No SEO professional in their right mind would consider keyword stuffing anymore. However, that does not mean keywords are irrelevant. Using them in the right place and in the right amounts can still get you prime spots on search engine results pages and drive huge traffic to your site.
Some of the critical locations for your keywords in a post-Panda and post-Penguin world include:
- Page title: Keep your page title under to under 55 characters, and make sure you include your most important keyword in it. Don’t resort to stuffing your title with twenty iterations of your keyword—you’ll only end up looking spammy and be penalized for it.
- Header tags: H1 and H2 tags tell search engines that the header is important. Including a keyword in these tags ensures that your keywords get picked up and help your ranking. Avoid using images in your header tags to avoid confusing search engines.
- Meta description: A meta description is that snippet of information that appears under a search result on a SERP and tells the user what the page is all about. In short, the meta description is your make-or-break factor to get a click-through, once your page gets a decent ranking on a SERP. A good meta description is no more than 155 characters long and contains the keyword for which you’re trying to rank.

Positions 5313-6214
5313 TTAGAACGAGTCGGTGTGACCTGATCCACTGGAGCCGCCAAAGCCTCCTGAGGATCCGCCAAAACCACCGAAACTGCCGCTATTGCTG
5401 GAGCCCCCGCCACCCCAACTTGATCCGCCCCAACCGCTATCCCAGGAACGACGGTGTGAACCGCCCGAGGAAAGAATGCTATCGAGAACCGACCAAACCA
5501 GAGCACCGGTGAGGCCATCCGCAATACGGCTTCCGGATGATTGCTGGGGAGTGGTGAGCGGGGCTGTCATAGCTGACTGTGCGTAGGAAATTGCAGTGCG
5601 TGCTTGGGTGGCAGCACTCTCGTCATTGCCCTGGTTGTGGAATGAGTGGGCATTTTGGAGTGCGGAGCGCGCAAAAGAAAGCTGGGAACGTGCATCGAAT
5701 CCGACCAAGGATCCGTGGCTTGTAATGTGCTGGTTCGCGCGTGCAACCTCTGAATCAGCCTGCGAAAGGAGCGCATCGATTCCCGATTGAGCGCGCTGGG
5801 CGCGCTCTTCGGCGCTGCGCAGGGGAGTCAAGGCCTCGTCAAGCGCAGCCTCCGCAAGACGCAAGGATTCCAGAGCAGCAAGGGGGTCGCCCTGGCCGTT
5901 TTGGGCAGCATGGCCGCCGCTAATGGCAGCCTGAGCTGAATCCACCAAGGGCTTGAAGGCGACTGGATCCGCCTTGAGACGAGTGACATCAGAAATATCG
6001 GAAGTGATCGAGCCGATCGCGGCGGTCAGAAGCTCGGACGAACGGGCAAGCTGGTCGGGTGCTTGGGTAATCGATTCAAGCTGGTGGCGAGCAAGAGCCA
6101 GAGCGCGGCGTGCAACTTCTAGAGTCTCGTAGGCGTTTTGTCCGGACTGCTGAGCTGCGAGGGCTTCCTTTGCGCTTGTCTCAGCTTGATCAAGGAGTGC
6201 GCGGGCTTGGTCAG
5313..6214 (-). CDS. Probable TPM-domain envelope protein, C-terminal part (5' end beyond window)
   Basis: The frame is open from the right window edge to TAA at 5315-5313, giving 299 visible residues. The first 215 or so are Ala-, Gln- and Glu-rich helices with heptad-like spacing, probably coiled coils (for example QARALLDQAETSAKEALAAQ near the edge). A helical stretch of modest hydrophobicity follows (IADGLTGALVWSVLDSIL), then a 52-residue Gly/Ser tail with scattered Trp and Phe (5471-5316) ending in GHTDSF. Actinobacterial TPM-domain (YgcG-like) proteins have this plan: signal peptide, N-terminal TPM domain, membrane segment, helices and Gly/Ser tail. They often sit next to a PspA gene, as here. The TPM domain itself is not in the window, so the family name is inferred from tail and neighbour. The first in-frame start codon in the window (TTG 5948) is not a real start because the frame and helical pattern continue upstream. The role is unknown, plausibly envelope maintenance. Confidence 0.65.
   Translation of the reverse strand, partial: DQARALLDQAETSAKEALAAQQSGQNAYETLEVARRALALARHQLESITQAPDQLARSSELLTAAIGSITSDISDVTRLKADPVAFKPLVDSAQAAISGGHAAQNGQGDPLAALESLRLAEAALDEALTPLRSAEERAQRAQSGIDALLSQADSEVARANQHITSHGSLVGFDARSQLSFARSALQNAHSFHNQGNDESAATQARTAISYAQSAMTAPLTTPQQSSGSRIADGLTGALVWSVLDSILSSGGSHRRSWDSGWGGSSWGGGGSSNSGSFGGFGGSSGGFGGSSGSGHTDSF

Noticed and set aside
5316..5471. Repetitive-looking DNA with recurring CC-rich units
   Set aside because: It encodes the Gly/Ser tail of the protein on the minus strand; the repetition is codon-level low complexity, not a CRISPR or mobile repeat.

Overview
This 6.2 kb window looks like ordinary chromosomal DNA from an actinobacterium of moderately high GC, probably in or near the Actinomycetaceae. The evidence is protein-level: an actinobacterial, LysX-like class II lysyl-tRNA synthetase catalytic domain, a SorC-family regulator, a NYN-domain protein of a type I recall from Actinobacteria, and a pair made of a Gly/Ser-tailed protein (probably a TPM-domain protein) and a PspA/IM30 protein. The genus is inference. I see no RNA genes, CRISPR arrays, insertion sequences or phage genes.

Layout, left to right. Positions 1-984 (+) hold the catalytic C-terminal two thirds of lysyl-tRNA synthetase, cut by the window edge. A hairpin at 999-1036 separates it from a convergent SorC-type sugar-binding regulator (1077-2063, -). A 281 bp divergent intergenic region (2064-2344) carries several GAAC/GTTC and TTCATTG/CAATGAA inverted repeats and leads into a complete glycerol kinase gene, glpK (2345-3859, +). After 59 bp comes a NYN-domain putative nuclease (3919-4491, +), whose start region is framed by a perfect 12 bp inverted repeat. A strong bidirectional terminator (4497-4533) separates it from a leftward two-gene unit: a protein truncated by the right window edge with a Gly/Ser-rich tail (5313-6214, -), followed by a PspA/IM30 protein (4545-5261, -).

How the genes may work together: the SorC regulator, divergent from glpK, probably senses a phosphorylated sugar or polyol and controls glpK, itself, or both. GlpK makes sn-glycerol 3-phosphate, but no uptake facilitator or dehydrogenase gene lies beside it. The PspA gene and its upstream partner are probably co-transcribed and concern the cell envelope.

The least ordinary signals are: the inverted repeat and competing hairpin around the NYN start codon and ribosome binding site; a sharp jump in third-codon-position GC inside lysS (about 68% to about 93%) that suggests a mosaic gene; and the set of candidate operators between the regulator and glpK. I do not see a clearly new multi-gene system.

- Alt tags: Images that you upload to your pages can also help you in getting a good rank, as well as CTRs, thanks to Google’s modified layout that gives precedence to image results, even for general searches. Since Google is essentially “image blind,” you need to make sure you include your keyword in every descriptor of your image. That includes alt tags, image file name, description, and the caption.